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Weaver Green: from bottles to bags

When you think about buying a bag there are a number of factors you might assess before making a purchase, whether that’s durability, colour, price or size different considerations will run through your mind depending on its function.

Increasingly, consumers are looking at where products have come from and how they are made, not just to confirm that the brand is reliable and can be trusted to deliver a suitable product in exchange for your hard-earned money. Producers of beautiful hand-woven rugs, textiles and bags, Weaver Green have created a dynamic range of products that ooze quality, style and comfort, so it may surprise you to hear they are made from 100% recycled plastic bottles.

Lizzie Henderson’s affiliation with COINS Foundation began with her involvement at the Cookie Bar and has recently branched out with this new enterprise following the concept of using business to make a difference.

Having initially been drawn to the bags at a trade show, the appeal was aesthetically based but after discovering their point of sale and their story behind the products she immediately asked if she could open an account with them. A great substitute to the standard carrier bag used at supermarkets, the Weaver Green bags have a number of uses and attributes including; lightweight, comfortable to carry and available in a variety of colours and styles.

“I found this company at a trade show and was drawn in the first instance to the look of the product. The fact they are made of 100% recycled plastic bottles persuaded me to place an order and I am now finding the whole range an easy sell.”

A growing concern that is thought to be potentially more dangerous than climate change, each year between 5 million and 13 million tonnes of plastic leaks into the world’s oceans. In addition to the obvious pollution, the discarded bottles pose a huge threat to sea birds, fish and other organisms that could ingest or are injured by them. An increase in recycling has relieved some of the pressure but it struggles to cope with the sheer mass of plastic used and if this continues, it is thought that by 2050 the ocean will contain more plastic by weight than fish.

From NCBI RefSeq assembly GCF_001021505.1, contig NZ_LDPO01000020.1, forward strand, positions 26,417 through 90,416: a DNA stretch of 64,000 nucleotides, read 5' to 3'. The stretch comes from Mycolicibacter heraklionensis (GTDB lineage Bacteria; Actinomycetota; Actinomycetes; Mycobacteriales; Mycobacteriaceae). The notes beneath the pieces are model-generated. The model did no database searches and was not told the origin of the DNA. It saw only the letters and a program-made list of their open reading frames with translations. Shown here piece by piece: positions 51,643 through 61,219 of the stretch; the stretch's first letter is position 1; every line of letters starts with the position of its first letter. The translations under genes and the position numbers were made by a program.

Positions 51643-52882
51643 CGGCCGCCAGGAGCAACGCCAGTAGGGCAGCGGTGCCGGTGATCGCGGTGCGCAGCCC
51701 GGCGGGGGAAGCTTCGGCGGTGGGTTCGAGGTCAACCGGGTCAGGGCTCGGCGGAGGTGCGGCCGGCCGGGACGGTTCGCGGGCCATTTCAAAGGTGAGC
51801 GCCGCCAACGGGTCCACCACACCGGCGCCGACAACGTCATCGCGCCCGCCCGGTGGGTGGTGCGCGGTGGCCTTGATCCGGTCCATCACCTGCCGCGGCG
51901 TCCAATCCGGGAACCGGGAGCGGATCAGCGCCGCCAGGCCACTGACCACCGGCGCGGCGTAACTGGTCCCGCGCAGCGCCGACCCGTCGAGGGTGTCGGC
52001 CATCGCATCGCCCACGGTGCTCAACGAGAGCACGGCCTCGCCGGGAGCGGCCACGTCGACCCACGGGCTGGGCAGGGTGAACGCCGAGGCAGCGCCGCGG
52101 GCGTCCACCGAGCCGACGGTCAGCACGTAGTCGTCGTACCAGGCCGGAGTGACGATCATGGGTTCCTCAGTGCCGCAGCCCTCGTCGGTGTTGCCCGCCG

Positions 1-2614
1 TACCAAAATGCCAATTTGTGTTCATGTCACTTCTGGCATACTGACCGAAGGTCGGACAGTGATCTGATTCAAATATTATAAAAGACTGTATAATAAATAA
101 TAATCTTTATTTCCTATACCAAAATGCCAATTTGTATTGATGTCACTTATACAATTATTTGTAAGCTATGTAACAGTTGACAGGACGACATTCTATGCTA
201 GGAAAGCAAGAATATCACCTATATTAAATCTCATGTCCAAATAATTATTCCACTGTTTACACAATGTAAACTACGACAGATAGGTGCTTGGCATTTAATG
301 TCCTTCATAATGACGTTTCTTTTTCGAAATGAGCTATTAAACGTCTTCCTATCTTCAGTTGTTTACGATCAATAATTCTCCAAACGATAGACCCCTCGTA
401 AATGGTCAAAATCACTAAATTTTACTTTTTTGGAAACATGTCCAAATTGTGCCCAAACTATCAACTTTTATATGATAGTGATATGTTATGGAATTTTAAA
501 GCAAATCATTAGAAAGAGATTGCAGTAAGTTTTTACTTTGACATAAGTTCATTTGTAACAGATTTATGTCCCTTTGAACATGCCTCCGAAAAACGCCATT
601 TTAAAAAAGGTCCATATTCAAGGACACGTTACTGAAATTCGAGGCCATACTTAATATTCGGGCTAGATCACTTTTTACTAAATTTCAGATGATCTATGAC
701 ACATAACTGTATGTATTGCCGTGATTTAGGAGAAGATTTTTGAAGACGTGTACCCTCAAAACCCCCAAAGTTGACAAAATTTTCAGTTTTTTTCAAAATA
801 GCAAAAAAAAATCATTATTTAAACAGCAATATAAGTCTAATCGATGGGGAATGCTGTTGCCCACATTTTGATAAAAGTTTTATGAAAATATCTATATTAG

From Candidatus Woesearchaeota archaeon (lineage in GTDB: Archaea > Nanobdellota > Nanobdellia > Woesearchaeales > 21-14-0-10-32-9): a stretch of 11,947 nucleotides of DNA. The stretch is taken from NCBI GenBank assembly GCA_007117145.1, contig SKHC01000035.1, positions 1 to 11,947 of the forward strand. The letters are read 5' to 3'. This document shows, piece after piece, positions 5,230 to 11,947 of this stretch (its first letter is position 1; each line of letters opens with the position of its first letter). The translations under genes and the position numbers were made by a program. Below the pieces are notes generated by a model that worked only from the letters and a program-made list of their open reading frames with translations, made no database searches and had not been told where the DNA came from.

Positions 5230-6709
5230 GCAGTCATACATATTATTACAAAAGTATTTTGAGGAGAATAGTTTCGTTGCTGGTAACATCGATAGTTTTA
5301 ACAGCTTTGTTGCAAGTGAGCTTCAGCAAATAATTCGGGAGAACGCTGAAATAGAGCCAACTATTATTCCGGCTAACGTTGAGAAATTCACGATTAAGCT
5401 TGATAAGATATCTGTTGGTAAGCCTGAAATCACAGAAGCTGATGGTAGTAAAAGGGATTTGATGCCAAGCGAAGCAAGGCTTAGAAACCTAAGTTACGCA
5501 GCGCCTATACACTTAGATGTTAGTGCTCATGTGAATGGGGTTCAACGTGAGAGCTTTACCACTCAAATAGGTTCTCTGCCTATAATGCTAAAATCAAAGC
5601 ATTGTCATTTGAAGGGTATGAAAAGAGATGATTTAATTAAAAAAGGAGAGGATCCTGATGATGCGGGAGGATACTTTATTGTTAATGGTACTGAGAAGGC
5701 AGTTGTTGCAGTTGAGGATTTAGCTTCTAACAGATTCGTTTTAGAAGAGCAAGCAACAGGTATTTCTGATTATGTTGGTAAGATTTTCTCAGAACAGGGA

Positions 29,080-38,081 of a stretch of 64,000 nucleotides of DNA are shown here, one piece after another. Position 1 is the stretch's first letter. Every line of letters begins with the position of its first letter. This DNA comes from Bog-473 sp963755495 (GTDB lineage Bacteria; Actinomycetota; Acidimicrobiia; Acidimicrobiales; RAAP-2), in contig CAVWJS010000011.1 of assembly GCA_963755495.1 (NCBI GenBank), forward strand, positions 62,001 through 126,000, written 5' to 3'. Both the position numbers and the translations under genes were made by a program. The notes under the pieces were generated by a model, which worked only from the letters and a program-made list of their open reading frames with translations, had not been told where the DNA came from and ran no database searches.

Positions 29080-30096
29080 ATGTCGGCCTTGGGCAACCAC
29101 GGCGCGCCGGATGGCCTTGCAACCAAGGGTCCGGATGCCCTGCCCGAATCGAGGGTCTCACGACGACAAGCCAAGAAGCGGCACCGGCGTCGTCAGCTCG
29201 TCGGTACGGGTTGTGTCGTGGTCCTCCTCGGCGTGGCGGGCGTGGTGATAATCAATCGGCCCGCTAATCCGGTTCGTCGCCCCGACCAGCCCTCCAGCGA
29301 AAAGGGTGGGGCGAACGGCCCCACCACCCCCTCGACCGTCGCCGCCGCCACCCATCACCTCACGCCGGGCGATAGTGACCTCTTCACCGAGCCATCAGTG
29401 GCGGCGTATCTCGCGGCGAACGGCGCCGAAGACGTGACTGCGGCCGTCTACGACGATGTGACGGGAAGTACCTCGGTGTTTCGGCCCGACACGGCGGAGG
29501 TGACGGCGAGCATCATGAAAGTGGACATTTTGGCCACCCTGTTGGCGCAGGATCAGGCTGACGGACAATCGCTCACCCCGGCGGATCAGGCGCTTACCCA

“Weaver Green’s range of environmentally friendly rugs look and feel like wool but contain between 50 and 750 recycled plastic bottles each.”

Tackling this problem head on, Weaver Green are transforming beaches and oceans everywhere but their responsible approach doesn’t end with the environment.

“We only use weaving houses committed to employ skilled adults, who are paid fairly and enjoy comfortable and fair living conditions.”

Lizzie predominantly sells the products at gift fairs but also travels around to people’s houses, taking samples of the rugs so that they can see the colours in their own homes. Despite being a fairly recent venture, having started earlier this summer, Lizzie’s recognised an obvious demand for the products and hopes to eventually open a shop to allow her to concentrate on selling the range full time.

The model commonly referred to as ‘fair trade’ focuses on putting people and the planet first from production through to purchase and since businesses can’t survive without the demand from customers, they are placed in control of driving this change. Companies have a responsibility to provide quality products so that consumers don’t have to make sacrifices in order to support them and this is exactly what Weaver Green have certainly managed to achieve.

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